A slew of negative news drove up demand for the Swiss franc and Japanese yen while the seven-day burst higher for commodity prices came to a sudden end. Investors were forced to rethink their approach to risk as a major investment bank hinted heavily that a stock and commodity correction might be forthcoming. In Japan the government said that the radiation leak continued and raised the safety threat to the highest on the global scale adding that the Fukushima disaster was likely to match the severity of Chernobyl 25 years ago. The pound slumped on welcome inflation news as investors extended the likely length of time the Bank of England will remain on hold while the euro surged to a 15-month high as investors clung on to a 1% cushion over the dollar.
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Japanese yen – The Economics and Fiscal policy minister said that the initial ¥25 trillion damage estimate as a result of the earthquake and tsunami might underestimate the financial damage resulting from the disaster. At the same time Tokyo Electric Power said that radiation was still flowing from the reactor wreckage of its Fukushima power plant. That might cause the disaster to top that of the Russian Chernobyl disaster in 1986. The downgrade to the overall assessment caused panic among investors already hit be a slide in commodity prices after the IMF served warning over the perils from surging energy costs. The yen rose against all 16 of its major trading partners as investors reverted to the age-old philosophy that in times of panic Japanese investors repatriate overseas assets.
U.S. Dollar – The dollar weakened to ¥83.47 overnight before steadying with some investors predicting that the yen might fight its way back to ¥80.00 as a result of the worsening stream of news from Japan. Earlier in Tokyo fresh aftershocks, both of which measured in excess of 6.0 on the Richter scale, shook the country to the north and east of Tokyo. The dollar slid versus the Swiss franc to 90.09 centimes while it has now lost 0.2% against a basket of currencies to stand at 74.91.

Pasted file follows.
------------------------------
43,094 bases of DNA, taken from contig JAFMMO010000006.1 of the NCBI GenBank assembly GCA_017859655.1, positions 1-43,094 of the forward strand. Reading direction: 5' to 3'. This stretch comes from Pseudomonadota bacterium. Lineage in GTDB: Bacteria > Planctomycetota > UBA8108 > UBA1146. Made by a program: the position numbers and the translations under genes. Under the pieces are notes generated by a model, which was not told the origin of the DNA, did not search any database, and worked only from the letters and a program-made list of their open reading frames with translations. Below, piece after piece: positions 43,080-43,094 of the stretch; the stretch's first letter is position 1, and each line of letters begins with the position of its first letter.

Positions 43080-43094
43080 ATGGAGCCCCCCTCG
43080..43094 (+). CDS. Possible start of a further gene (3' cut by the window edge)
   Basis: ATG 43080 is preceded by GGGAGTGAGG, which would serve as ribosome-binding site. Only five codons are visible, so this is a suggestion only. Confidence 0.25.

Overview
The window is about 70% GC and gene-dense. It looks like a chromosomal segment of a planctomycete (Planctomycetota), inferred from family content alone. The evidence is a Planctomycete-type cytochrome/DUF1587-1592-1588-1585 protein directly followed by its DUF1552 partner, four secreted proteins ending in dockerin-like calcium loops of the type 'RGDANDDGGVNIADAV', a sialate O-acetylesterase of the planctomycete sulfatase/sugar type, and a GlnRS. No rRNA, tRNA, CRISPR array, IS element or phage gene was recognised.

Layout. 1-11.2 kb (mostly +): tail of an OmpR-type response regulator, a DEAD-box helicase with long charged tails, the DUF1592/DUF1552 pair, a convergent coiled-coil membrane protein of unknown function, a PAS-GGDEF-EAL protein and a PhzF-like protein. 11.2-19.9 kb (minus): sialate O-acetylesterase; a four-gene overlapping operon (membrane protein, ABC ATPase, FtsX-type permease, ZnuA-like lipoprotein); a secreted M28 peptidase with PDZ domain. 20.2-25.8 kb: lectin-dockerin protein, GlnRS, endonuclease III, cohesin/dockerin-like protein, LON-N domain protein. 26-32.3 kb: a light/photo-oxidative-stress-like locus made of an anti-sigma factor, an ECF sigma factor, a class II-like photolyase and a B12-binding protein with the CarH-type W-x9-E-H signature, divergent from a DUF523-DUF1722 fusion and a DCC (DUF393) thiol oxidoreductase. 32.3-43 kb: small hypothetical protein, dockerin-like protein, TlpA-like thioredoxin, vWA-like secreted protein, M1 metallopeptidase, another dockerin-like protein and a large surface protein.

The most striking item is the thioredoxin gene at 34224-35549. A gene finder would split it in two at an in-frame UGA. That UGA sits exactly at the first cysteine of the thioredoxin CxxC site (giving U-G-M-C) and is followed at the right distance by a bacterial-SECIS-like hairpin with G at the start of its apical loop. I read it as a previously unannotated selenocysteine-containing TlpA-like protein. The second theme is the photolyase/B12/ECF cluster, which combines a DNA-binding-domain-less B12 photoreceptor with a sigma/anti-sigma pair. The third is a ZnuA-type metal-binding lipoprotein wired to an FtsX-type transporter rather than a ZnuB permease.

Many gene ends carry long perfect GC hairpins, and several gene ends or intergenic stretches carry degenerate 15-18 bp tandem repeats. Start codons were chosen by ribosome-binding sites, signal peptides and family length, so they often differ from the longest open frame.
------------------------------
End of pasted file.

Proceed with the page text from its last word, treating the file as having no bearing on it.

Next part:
Canadian dollar – As the news out of Tokyo came out during the European session, commodity currencies were sold heavily. The Canadian dollar dropped sharply to reach $1.0364 from $1.0438 on Monday as investors ditched growth-sensitive units. The Bank of Canada will likely leave its monetary policy on hold in early Tuesday morning trading, although there are no calls for a tightening and the market has little reason to be disappointed.
Aussie dollar – The Aussie felt the force of an IMF downgrade to global growth in its World Economic Outlook report. Surging energy costs now pose downside risks to growth and have already caused the agency to fade GDP growth in major economies. Asian stocks slumped overnight alongside commodities and Asian dollars. The latter had struck a 13-year high on Monday but the reversal in commodity prices following a Goldman Sachs warning to clients has forced a rethink. The Aussie reached $1.0390 U.S. cents before steadying and last traded at $1.0493. Earlier the unit slid by 2.2% versus the yen before finding its feet to trade at ¥88.36.
British pound – The pound lost a whole cent against the dollar and dipped to a six-month low against the euro following the first reversal in inflationary trends in eight-months. A British Retail Consortium report showed that store sales plunged by the most on record in March and showed a 3.5% year-on-year slump. Consumer prices rose by 0.3% during March and far less than forecast bringing the annual pace of gain down by four-tenths to 4.0%. While sales were falling retailers were busy slashing food prices to maintain store traffic. The result was a 1.4% drop in food costs making it the largest in four years as inflation-struck shoppers conserved lower disposable incomes impacted by a rising government sales tax. Despite the fact that the rate of inflation remains exactly twice the Bank of England’s target, the pound was hit hard as a sea-change in interest rate expectations washed over the money market. The yield curve slumped while expectations for a rate rise were washed out to sea by a further three months to October as the central bank’s decision to leave its policy setting unchanged appeared vilified.
Euro – The euro rampage goes on with the single currency just moments away from reaching $1.4500 where it hasn’t traded since January 2010. Last week’s official rate rise pushes the benchmark yield to 1.25% and easily eclipses by more than one percentage point the daily fed funds rate on the greenback. On a day when risk aversion shot up, it was the euro that surged while investors appeared to overlook the dollar. An EU-wide survey of economic sentiment for April fell from 31.0 to 19.7 but the drop was widely overshadowed by events elsewhere. More worrying for the euro was a dip in German economic sentiment, which according to ZEW slipped from 14.1 to 7.6.
Andrew Wilkinson is a Senior Market Analyst at Interactive Brokers LLC
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